The Queen has been sitting on the royal throne since 1952. That's the longest reign of any monarch in British history. Operation London Bridge is the code name given to the plan in place for the days and weeks after Queen Elizabeth II's passing.
The Queen has been sitting on the royal throne since 1952. That's the longest reign of any monarch in British history. Operation London Bridge is the code name given to the plan in place for the days and weeks after Queen Elizabeth II's passing.
Eric Schmid passed for 202 yards and a touchdown and ran for 92 yards to help Sam Houston State beat McNeese State 27-13 on Saturday. The No. 5 Bearkats (5-0, 5-0 Southland Conference) earned at least a share of the conference title and will be able to clinch it on Saturday when they visit Incarnate Word. McNeese State opened the scoring with a field goal in the middle of the first quarter, and Sam Houston State answered with 27 straight points.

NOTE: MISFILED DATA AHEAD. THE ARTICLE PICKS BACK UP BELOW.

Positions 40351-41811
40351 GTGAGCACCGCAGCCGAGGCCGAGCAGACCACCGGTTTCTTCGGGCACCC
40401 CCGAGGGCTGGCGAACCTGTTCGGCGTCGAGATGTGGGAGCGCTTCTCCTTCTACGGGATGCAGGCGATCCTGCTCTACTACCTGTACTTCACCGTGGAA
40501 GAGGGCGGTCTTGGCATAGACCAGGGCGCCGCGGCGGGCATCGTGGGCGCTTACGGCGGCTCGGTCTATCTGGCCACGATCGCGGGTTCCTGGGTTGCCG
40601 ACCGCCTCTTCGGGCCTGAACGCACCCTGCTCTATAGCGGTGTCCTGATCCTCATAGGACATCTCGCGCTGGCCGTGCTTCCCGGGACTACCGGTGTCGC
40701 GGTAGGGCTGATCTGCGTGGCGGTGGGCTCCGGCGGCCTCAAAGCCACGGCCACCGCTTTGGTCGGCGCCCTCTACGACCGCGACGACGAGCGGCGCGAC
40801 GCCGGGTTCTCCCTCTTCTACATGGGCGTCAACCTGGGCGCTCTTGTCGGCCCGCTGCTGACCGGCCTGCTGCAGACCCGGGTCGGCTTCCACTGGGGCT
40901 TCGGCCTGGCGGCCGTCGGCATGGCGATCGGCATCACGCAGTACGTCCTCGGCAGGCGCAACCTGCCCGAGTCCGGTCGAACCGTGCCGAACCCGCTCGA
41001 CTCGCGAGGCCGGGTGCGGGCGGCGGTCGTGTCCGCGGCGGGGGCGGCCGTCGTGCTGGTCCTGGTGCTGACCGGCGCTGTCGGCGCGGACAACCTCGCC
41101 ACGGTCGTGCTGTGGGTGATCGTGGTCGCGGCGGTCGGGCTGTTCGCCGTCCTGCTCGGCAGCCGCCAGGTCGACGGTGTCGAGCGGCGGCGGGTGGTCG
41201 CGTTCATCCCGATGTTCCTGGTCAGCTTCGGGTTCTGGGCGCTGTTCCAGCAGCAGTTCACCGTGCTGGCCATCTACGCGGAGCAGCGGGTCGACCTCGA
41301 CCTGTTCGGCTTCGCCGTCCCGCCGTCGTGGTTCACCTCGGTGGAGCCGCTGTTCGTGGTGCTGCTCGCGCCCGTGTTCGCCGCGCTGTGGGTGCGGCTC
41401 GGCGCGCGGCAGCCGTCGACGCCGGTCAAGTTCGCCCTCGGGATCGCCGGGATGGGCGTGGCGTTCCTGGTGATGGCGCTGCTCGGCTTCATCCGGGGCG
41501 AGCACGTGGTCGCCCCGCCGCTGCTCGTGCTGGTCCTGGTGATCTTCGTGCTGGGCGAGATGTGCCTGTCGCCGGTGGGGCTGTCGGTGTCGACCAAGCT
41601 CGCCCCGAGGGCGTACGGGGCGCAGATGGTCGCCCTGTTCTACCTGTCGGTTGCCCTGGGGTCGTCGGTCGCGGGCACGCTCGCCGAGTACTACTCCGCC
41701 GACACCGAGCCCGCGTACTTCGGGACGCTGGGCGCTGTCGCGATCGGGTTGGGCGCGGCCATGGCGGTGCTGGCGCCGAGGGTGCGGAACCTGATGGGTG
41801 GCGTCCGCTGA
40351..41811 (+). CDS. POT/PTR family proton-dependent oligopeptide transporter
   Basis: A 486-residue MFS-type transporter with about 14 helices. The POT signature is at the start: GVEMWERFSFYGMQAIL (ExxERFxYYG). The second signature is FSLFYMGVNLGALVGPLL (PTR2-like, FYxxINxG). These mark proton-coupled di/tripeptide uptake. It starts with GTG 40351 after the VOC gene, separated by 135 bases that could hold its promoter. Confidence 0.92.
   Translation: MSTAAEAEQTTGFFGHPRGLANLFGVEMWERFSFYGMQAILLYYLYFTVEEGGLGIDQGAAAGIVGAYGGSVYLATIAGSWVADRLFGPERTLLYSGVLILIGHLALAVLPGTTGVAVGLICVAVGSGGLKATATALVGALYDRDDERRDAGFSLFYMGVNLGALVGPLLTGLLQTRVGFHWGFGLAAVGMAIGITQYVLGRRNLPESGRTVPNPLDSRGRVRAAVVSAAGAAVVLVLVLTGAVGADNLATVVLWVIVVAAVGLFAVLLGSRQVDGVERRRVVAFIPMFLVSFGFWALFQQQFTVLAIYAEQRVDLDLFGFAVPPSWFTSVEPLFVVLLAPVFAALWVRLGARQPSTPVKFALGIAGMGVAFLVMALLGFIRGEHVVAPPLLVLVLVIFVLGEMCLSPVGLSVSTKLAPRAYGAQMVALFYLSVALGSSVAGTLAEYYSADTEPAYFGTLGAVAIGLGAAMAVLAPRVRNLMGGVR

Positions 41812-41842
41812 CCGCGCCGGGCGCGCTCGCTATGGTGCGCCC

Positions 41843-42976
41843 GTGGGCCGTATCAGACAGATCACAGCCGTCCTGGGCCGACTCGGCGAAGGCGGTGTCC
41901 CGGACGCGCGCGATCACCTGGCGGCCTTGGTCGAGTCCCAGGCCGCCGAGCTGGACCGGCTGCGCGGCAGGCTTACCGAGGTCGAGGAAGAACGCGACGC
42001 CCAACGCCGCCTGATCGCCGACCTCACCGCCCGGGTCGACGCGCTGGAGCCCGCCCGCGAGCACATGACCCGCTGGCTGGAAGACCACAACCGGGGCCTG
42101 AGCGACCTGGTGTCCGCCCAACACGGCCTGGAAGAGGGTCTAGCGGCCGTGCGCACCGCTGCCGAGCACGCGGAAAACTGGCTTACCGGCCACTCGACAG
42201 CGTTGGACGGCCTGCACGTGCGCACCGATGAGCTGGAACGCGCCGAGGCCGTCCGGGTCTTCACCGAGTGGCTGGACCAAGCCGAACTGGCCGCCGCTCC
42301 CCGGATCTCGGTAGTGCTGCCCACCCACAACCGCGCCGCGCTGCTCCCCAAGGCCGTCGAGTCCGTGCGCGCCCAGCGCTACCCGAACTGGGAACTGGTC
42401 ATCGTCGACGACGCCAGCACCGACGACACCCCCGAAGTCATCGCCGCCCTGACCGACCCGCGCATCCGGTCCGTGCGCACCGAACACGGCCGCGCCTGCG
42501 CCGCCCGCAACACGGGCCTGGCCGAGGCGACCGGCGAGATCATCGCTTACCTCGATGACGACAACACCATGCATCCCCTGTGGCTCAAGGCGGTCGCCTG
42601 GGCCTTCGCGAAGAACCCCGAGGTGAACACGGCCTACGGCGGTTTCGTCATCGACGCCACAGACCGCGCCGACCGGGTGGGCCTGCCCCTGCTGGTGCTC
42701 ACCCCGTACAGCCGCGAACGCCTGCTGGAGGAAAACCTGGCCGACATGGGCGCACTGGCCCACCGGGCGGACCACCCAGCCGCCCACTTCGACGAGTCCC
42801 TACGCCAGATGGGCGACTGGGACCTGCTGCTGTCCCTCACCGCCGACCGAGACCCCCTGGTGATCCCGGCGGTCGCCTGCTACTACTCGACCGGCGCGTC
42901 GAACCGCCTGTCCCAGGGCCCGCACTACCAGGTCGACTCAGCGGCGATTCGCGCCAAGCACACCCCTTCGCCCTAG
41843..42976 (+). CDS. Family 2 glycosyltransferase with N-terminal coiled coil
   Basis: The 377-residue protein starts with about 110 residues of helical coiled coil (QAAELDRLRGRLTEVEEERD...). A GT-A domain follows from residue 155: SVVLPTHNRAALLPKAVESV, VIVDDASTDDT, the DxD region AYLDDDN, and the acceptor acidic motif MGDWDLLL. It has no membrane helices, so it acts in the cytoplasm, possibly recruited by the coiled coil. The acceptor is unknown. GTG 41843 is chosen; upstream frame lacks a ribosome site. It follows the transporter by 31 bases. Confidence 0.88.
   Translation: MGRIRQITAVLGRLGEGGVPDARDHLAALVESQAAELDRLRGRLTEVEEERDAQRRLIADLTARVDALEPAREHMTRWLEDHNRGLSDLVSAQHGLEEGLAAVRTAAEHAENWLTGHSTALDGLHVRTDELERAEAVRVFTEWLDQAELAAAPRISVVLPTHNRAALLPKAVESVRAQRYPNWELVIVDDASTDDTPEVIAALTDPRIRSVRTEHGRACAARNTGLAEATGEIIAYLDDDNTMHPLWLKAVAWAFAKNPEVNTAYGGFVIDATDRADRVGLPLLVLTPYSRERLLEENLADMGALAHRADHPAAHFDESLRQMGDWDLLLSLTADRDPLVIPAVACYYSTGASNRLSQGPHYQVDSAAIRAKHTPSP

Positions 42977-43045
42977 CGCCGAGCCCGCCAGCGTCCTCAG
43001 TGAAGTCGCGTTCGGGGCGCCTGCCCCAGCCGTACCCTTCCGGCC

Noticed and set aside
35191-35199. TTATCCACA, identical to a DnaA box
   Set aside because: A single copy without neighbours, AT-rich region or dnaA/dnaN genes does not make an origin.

New York, New York--(Newsfile Corp. - April 10, 2021) - Pomerantz LLP announces that a class action lawsuit has been filed against SOS Limited ("SOS" or the "Company") (NYSE: SOS), and certain of its officers. The class action, filed in the United States ("U.S.") District Court for the District of New Jersey, and docketed under 21-cv-07454, is on behalf of a class consisting of all persons and entities other than Defendants ...
David Fincher’s “Mank” and Christopher Nolan’s “Tenet” were among the winners at the Art Directors Guild Awards on Saturday night — both are also Oscar nominees for best production design. In a hybrid ceremony, the ADG (IATSE Local 800) awarded 11 categories across television, film, music videos and commercials. Other winners included, “Da 5 Bloods” […]